Undermining greenwashing – the vital role PR professionals play   

By Claire Benson, Co-Director, SDG Changemakers.

In July Greenpeace wrote a piece calling out “dishonest green PR”, stating it “is on the rise”.

ClimateBert, an AI platform, can now expose companies who selectively ‘cherry-pick’ climate risk information incorporated into climate financial disclosures.

And you can see what they mean. Earlier this year, the International Consumer Protection Enforcement Network (ICPEN) found that on 500 websites, up to 40% of environmentally friendly claims could be misleading customers.

At COP26, the bite-sized, buzzword stuffed statements on climate change and action from PR representatives have led a group of academics to research if the PR sector will help or hinder the race to zero.

With greenwashing attracting media headlines, can those who uphold the PR Code of Ethics be instrumental in permanently undermining the practice?

What is greenwashing?

Greenwashing is currently a hot topic among those concerned with environmental and sustainability issues. The term first appeared back in the 1980s and is said to be coined by the environmentalist Jay Westerveld.

Greenwashing relates to the premise that some brands create a greener picture about their products or services than the reality through exaggeration, imagery and deflection of attention from the unsustainable elements. For example, sticking labels like ‘eco-friendly’, ‘organic’ or ‘sustainable’ to products without verification.

The impact on sustainability 

Despite comments from business leaders like the CEO of Ikea, greenwashing does have a detrimental effect on sustainability and consumer behaviour, ultimately hampering progress towards the UN’s 17 sustainable development goals.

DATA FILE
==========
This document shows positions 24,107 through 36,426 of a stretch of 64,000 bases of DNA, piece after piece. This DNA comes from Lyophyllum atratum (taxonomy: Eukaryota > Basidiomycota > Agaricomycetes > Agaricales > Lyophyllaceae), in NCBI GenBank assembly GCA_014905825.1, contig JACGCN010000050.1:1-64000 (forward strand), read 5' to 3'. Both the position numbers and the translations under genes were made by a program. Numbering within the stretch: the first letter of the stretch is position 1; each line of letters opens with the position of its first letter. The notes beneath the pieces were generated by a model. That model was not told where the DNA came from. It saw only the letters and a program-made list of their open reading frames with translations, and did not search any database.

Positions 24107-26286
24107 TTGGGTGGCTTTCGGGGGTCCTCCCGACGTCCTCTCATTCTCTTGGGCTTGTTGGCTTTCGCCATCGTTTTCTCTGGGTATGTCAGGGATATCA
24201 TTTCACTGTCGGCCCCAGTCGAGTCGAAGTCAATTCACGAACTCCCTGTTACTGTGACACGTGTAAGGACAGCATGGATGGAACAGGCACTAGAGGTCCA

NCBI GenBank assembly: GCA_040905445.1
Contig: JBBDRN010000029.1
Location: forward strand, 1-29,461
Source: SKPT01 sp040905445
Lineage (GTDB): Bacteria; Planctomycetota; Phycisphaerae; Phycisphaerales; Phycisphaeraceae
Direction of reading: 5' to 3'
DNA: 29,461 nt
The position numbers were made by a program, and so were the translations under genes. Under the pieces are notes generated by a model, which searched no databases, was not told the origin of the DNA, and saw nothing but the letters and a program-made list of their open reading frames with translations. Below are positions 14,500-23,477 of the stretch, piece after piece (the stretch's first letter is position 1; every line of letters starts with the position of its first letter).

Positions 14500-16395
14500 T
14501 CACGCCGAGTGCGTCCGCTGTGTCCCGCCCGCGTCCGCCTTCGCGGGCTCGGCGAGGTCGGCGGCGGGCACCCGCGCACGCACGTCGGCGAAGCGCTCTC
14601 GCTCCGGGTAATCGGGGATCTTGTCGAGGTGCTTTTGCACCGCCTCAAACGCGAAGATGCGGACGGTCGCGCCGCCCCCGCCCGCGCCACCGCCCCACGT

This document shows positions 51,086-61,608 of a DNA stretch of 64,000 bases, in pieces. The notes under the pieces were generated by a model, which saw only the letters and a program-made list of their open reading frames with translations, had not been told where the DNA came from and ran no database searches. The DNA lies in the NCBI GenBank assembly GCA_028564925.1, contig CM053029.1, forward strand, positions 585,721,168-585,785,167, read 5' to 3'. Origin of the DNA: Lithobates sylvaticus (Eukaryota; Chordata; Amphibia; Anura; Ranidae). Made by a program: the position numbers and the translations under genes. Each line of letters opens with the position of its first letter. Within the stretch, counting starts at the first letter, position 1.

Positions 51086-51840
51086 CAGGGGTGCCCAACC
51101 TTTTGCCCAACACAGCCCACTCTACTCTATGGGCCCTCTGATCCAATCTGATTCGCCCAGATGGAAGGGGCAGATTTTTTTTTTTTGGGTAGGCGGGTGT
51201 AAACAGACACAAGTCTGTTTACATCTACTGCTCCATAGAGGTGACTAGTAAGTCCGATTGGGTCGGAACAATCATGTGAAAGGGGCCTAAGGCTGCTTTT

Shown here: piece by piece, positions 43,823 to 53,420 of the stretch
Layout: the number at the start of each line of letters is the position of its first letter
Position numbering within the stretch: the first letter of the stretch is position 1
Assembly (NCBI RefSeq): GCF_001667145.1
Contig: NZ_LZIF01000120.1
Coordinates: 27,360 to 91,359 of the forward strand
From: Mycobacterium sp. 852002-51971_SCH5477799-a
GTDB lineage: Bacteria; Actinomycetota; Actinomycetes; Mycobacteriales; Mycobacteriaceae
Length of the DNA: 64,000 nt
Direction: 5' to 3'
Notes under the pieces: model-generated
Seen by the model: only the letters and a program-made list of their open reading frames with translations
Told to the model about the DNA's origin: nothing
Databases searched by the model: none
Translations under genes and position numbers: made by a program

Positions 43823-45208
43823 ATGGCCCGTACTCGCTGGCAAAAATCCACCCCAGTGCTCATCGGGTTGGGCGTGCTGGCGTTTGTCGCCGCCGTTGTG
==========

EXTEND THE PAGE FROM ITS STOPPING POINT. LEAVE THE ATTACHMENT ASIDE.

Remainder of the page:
When a company is called out for exaggerating its green performance or social impact, consumers understandably question their own motivations and commitment to sustainable practices. Shell, Brew Dog, H&M are just some cases in point.

Ultimately the data and performance statements which companies report on must be robust, authentic and trustworthy. Otherwise, there is no point in measuring progress, and without measurement, we have no way of tracking if we are going to meet science-based targets such as keeping global warming under 1.5 degrees.

The role of PR 

Transparency and accountability are critical. In May, PRCA found that six out of ten PR professionals were concerned that their clients wanted to talk about the climate crisis rather than address the problem. A worrying seventeen per cent of PR professionals surveyed believe that their clients’ knowledge of climate change was “incorrect or misinformed”.

From the beginning of next year, the Competition and Markets Authority will review misleading green claims and take further action against organisations if necessary. They have also published the Green Claims Code, which details six instructions for companies to follow when publicising environmental claims.

Businesses have until 2022 to make sure their eco-friendly claims are accurate and fair. But is it enough?

The true brand guardians

Climate misinformation presents a risk for companies looking to showcase their sustainability strategies and Environmental, Social, and Corporate Governance (ESG) credentials to investors and stakeholders.

For PR practitioners to be effective in their roles and to contribute in this decade of action, they need to take a strong stand and be brand guardians. Ensuring the vision, mission, values, and purpose are lived, not just given lip service.

Regardless of seniority, PR professionals have a duty to ensure the messaging they craft is targeted, scientific, verified and measurable. A net-zero announcement should not just be a splash moment; businesses need to prove their long-term sustainability intent focusing on people, the planet, and profit. Collaborating and partnering with independent experts who understand data, sustainable development, climate action, and human rights impacts is critical to add credibility.

Communication has many purposes, but if we look at climate action through the human rights lens, most practitioners would probably say they want to use their skills to be part of the solution. A solution that encourages positive behaviour change in consumers and sees businesses and governments engaging in sustainable development and growth.

Increased regulations and standards are on the way, but in the meantime, PR firms and individual practitioners have a decision to make. They can be authentic brand guardians, be part of the urgent action to solve global challenges, take a stand against greenwashing and eliminate it from the sector. Or perpetuate the problems, complicit in greenwashing, papering the cracks, too afraid to stand up for social, environmental, and economic sustainability and all the stakeholders involved.

The choice will impact the reputation of the PR industry for years to come.

Leave a Reply